Internal Security Architecture Shortcomings – Key Forces, NIA, IB, CCTNS, etc.

Maoist Attack in Sukma


From UPSC perspective, the following things are important :

Prelims level : Not much

Mains level : Paper 3- Challenge of left wing extremism

The article deals with the counterinsurgency strategies to deal with the issues of left wing extremism in India

Threat of left-wing extremism

  • The killing of 22 security personnel by Maoists serves as a grim reminder that left-wing insurgency continues to be one of the biggest internal security threats for the country.
  • In the past few years, Maoist violence seemed to have been on a downward spiral.
  • The figures associated with the key indicators of violence like the number of incidents also support the contention that “insurgency is on the downward spiral”.
  • But the attack should thus serve as a wake-up call to those who had begun to get complacent about the Maoist threat.

Approach in counterinsurgency strategy

  • One school believes that given the Maoist insurgency posturing itself as a “people’s war”, the mandate is for a people-centric approach of “winning hearts and minds”.
  • Others argues that an enemy-centric approach predicated on kinetic operations is best suited for the Maoist insurgency, where the fear of the population seceding from India is remote.
  • The success of the erstwhile state of Andhra Pradesh in curbing the Maoist problem is often attributed to this enemy-centric approach.
  • However, there is robust scholarly work available that shows that the Andhra government based its counterintelligence strategy on a judicious mix of the enemy-centric and population-centric approaches.
  •  Andhra Pradesh had successfully implemented short-gestation-period developmental works in the Maoist-affected rural areas.
  • Moreover, the erstwhile state is also the first state to have a comprehensive surrender-cum-rehabilitation policy.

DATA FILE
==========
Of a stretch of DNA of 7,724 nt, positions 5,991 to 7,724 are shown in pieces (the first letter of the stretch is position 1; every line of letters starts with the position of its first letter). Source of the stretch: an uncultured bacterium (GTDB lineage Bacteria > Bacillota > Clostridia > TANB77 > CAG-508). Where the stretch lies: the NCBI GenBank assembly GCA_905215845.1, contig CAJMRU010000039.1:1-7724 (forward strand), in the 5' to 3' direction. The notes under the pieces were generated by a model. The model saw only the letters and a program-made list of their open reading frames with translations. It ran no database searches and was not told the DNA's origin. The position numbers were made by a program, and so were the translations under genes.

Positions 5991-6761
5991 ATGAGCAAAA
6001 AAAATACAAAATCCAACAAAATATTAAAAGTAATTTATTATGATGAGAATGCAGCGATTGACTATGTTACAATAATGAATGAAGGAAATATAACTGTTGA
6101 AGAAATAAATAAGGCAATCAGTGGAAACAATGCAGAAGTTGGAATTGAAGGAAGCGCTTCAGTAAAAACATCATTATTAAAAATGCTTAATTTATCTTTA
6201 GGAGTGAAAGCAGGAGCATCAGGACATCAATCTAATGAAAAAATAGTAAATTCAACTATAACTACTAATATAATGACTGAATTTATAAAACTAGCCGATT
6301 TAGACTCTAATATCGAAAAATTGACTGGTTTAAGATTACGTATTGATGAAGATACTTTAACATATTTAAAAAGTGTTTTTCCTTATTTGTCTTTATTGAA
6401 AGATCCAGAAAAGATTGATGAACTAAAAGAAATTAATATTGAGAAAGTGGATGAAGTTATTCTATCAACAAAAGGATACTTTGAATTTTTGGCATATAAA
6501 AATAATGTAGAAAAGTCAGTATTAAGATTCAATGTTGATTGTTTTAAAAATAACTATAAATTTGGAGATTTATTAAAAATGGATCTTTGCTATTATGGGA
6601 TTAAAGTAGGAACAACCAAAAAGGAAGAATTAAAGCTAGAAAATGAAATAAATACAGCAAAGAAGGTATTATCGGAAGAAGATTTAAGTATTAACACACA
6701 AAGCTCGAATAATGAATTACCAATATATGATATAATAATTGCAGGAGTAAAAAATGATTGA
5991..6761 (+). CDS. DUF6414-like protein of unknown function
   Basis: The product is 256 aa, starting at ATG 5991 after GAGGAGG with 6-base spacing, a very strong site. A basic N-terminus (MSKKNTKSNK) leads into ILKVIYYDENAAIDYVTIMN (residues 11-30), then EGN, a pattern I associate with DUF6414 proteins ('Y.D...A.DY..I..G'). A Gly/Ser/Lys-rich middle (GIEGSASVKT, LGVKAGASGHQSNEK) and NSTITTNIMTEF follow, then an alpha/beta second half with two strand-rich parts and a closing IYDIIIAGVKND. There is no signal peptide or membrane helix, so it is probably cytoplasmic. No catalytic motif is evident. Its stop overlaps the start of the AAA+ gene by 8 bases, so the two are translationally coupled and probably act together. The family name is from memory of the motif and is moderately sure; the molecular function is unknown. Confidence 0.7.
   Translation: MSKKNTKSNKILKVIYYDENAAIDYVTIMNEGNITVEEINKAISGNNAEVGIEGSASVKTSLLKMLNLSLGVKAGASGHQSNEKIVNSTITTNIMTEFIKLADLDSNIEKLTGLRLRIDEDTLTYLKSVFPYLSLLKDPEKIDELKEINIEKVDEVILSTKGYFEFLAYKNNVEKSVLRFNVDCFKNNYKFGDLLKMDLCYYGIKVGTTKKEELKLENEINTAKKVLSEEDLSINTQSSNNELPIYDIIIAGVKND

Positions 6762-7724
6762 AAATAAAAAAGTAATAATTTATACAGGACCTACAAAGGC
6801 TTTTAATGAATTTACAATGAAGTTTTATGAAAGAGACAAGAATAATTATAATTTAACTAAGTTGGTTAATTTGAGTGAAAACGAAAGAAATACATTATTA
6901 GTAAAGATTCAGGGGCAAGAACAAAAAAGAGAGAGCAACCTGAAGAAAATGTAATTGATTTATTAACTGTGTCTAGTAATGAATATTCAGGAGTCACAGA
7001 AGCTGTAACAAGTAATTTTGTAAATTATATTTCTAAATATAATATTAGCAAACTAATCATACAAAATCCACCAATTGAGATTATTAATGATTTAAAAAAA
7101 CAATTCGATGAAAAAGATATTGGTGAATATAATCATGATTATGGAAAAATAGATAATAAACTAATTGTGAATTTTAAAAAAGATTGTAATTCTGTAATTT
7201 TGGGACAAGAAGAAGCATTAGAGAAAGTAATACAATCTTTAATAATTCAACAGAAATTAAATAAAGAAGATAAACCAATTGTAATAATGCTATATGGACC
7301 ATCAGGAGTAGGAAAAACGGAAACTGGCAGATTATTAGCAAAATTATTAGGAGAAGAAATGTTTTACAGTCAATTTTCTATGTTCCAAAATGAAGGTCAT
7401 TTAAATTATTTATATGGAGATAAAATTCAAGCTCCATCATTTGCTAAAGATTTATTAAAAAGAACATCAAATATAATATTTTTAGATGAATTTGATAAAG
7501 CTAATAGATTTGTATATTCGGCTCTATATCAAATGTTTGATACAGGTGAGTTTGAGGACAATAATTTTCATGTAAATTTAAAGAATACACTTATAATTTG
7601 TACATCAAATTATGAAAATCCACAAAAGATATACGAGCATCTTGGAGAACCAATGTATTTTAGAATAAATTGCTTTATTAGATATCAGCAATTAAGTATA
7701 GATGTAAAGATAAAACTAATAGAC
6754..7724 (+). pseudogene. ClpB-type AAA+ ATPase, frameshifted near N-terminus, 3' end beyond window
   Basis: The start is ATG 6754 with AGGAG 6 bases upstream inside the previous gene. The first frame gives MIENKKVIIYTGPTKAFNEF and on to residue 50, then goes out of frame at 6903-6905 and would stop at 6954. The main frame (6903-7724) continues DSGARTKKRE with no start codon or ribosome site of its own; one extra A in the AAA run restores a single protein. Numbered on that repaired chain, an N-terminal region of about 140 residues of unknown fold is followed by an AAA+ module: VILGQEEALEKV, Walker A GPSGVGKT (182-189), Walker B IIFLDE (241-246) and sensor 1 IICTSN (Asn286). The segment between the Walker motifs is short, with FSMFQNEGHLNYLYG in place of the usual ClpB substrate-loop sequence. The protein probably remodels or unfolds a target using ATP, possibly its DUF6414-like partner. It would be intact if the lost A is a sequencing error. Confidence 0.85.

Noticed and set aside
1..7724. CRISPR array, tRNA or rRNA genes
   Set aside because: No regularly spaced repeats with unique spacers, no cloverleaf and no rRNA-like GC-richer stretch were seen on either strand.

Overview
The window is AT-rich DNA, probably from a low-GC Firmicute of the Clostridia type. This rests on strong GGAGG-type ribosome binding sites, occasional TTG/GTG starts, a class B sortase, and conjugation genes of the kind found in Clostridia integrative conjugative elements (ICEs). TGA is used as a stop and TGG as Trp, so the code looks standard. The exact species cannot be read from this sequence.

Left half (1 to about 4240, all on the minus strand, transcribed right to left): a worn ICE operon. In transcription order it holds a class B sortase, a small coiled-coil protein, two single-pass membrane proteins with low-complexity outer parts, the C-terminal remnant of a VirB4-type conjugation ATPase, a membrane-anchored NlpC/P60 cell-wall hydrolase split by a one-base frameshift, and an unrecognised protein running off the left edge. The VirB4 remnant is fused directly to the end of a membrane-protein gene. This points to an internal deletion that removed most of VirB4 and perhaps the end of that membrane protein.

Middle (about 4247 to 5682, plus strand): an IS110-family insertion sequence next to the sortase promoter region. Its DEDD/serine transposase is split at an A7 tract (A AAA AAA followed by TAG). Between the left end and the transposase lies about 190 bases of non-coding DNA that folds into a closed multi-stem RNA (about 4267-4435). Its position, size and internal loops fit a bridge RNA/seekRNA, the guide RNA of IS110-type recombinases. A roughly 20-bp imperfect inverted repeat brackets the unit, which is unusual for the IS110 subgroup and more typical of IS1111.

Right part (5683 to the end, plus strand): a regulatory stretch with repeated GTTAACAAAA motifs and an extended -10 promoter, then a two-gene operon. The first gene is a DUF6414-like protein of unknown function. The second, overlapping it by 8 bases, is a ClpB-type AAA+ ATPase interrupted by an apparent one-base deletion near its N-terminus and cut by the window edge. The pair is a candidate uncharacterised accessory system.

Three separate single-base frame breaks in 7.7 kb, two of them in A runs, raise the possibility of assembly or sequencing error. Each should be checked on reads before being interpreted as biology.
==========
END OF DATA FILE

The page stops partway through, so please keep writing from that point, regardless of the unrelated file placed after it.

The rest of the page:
• After the 2014 guidelines of the central government were brought out, many states have crafted attractive surrender and rehabilitation policies.
  • Another important question is whether the government should keep the option of talking to Maoists open.
  • The willingness to talk to rebel groups seems to incentivise insurgents and may demonstrate that violence pays.
  • But bringing an end to civil war invariably involves negotiating with the enemy.

Way forward

  • Indian counterinsurgency has to work with a dual objective of defeating the insurgents militarily and fully quell the insurgent impulses.
  • This will need institutional overhauls.
  • In the last decade or so, insurgency-affected states have started to raise special forces on the lines of Greyhounds.
  • These forces are being given rigorous training in “counter-guerrilla” tactics and jungle warfare.
  •  Besides, the jungles around the interstate borders have always been the preferred hiding spaces for the Maoists.
  •  States must do more to synergise their efforts by launching coordinated operations, thereby denying Maoists any space for manoeuvrability.
  • These efforts need to be supplemented by well-crafted development schemes.
  • It is also important to segregate the population from the insurgents both operationally and ideologically.
  • The conflict over the distribution of resources can be mended with economic development.
  • But the bigger challenge would be to create a system where the tribal population feels that the government is representative, not repressive.
  • Opening negotiation channels and policies like surrender and rehabilitation can give such a representative sense to the rebels.

Consider the question “Discuss the causes of left wing extremism in India. Suggest the way forward to deal with the issue.”


The government needs to follow these policies to end the challenge of left wing extremism from India.

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